Classical composer, producer of musicals, demon conductor – Leonard Bernstein was so talented in so many disciplines that it was sometimes thought to be a hindrance for him. While giving out his cheeky little song cycle “I hate music”, he debuted with panache as an stand-in conductor without much preparation for Bruno Walter, who was ill, with the New York Philharmonic. It was 1943 and the name Bernstein was soon on everyone’s lips. Already, he had a first, Jewish-inspired symphony behind him, and he soon also had a hit with the smart musical “On the Town”.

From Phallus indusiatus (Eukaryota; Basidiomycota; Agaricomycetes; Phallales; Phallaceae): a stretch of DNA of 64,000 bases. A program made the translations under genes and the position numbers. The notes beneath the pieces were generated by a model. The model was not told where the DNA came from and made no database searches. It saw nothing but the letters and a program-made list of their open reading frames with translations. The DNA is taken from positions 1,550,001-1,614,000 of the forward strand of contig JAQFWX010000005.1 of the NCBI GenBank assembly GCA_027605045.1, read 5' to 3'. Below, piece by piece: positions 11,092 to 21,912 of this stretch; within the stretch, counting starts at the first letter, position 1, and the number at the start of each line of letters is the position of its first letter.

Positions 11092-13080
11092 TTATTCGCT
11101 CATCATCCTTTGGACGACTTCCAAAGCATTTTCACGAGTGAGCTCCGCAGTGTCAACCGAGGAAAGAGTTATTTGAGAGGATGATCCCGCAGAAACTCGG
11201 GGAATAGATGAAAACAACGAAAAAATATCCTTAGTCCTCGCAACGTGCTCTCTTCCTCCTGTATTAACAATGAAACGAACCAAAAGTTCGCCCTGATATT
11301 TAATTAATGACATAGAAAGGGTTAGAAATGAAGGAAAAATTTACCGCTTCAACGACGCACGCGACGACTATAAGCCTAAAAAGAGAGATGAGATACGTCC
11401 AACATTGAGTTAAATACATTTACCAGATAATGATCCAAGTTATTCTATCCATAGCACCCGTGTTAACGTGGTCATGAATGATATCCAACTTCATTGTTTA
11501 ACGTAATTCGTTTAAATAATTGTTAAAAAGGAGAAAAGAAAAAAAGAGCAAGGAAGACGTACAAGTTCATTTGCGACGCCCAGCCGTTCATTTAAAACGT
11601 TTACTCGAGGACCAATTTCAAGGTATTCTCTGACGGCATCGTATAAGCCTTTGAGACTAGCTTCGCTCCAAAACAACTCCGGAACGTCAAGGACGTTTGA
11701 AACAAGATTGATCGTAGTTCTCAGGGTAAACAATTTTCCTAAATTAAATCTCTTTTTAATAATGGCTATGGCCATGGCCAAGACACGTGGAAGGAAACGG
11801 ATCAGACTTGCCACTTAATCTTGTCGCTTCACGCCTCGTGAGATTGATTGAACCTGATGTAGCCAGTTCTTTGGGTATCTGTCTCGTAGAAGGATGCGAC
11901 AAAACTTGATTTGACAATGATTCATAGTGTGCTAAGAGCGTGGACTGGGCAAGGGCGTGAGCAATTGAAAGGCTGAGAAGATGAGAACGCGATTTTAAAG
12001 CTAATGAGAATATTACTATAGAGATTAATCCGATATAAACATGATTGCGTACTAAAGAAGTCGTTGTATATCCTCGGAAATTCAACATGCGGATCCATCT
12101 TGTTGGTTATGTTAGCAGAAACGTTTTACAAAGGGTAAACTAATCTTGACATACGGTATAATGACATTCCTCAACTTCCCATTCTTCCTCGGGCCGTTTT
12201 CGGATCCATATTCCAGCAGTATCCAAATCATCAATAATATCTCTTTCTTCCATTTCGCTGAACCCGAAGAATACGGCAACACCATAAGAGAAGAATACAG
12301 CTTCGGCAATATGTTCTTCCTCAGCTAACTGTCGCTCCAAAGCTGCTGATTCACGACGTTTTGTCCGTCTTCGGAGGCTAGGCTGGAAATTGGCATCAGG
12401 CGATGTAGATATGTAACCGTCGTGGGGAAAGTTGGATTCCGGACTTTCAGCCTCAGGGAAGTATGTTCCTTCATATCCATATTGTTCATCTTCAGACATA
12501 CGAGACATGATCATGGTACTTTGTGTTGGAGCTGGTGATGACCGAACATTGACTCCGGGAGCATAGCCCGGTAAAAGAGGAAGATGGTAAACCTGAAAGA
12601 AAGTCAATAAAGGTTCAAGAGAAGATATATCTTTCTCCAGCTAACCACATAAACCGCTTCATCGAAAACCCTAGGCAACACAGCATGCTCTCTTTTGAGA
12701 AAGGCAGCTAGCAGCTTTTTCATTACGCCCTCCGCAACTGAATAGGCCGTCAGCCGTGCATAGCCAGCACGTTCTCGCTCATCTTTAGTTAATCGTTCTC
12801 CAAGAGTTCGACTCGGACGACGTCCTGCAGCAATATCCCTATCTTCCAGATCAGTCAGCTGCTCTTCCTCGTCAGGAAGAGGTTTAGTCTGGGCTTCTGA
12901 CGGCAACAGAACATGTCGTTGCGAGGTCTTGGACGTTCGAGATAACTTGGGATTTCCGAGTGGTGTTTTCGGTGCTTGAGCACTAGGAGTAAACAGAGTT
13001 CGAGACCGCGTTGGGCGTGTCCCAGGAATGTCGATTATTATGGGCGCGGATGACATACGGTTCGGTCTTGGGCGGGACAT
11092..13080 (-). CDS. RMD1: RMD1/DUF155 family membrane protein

Another special year was 1957, with the premier of West Side Story, and Bernstein’s appointment as chief conductor of the New York Philharmonic. At last, in the opinion of many people, the USA had its first American maestro. But endeavouring as Leonard Bernstein to bring about an American repertoire was not as popular. He became more of a favourite among the general public as a high ranking television personality and educator of the people.

Bernstein’s work with music was characterised both by jazz and by his Jewish descent – the latter would also lead to a massive launch of Mahler’s at that time little-played symphonies. A global music world grieved his death at the age of 72.

/Camilla Lundberg